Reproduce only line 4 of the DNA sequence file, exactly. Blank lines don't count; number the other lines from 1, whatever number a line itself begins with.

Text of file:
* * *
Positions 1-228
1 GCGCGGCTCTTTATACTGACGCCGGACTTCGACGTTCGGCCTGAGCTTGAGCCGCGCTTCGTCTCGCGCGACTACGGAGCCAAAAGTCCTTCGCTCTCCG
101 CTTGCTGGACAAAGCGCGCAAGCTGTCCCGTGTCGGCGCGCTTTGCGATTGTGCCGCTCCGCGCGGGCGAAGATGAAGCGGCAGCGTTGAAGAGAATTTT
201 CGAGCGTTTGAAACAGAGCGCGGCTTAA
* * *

201 CGAGCGTTTGAAACAGAGCGCGGCTTAA